Vaccines have been successfully used for prophylaxis of infectious diseases for a long time and in the last decades have inspired researchers to make products with similar immunological mechanisms for cancer immunotherapy, which has been developed rapidly into clinical applications and has shown remarkable therapeutic efficacy, as exemplified by chimeric Ag receptor T cell (CAR-T cell) and immune checkpoint inhibitor-based therapies which can efficiently strengthen the body’s immune system to fight against cancer, but they are also expensive. Therefore, encouraged by recent success of cancer immunotherapy, scientists are actively developing the low-cost tumor Ag-based vaccines, which, however, usually exhibit weak immunostimulating effects and, therefore, are often formulated with nanoparticulate carriers to form a vaccine adjuvant-delivery system (VADS), which can not only enhance the efficacy but also mitigate the off-target toxicity associated with conventional anticancer vaccines. These nanoparticulate carrier-based VADSs have demonstrated multiple functions, such as targetedly triggering Ag-presenting cells, reeducating tumor-associated macrophages (TAM) to function as tumor suppressor agent, and eliciting robust cytotoxic T lymphocytes (CTLs) to kill tumor cells. This chapter introduces multifunctional VADS that have been engineered with nanoparticulate carriers, including polymeric-, lipid-, metallic-, and cell-based nanoparticles, and used as an alternative to the existent tools for cancer immunotherapy.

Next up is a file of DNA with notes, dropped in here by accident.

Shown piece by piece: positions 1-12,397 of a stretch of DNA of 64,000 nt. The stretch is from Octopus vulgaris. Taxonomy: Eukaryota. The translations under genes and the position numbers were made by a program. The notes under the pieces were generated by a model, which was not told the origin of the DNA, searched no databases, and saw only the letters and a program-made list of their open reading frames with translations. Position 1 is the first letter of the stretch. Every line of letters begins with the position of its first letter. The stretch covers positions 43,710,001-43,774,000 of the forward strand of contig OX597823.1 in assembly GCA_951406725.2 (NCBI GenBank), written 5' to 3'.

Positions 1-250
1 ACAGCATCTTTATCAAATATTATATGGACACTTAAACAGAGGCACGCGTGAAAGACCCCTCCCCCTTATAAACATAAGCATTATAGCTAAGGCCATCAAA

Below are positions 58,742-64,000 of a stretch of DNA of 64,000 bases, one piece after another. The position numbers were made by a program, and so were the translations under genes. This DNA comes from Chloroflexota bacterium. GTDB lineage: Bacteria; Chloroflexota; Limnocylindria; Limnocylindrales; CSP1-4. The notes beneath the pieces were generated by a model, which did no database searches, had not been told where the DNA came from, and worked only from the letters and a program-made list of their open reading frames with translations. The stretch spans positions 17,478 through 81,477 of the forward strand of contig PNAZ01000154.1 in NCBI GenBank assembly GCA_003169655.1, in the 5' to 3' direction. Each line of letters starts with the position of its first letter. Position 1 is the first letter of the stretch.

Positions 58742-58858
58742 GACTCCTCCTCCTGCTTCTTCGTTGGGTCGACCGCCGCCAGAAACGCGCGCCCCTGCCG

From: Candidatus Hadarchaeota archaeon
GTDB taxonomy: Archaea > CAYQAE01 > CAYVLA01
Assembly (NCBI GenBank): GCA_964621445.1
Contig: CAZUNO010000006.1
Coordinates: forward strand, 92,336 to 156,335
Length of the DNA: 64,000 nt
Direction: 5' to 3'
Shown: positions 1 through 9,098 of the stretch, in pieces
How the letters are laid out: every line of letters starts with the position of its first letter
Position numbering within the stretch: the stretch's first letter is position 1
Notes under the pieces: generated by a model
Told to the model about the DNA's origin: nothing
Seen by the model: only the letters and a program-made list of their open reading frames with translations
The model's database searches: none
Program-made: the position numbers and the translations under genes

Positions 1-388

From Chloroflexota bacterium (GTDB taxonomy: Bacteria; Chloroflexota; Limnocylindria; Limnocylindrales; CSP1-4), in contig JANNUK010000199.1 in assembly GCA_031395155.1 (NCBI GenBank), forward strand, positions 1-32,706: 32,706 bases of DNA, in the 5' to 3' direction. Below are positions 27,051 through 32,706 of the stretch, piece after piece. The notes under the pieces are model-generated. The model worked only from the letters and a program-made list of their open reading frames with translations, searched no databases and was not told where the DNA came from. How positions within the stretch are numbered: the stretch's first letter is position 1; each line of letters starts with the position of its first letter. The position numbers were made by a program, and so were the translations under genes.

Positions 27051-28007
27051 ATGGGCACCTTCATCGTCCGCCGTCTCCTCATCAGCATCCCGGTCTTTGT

Part of the book: Immunization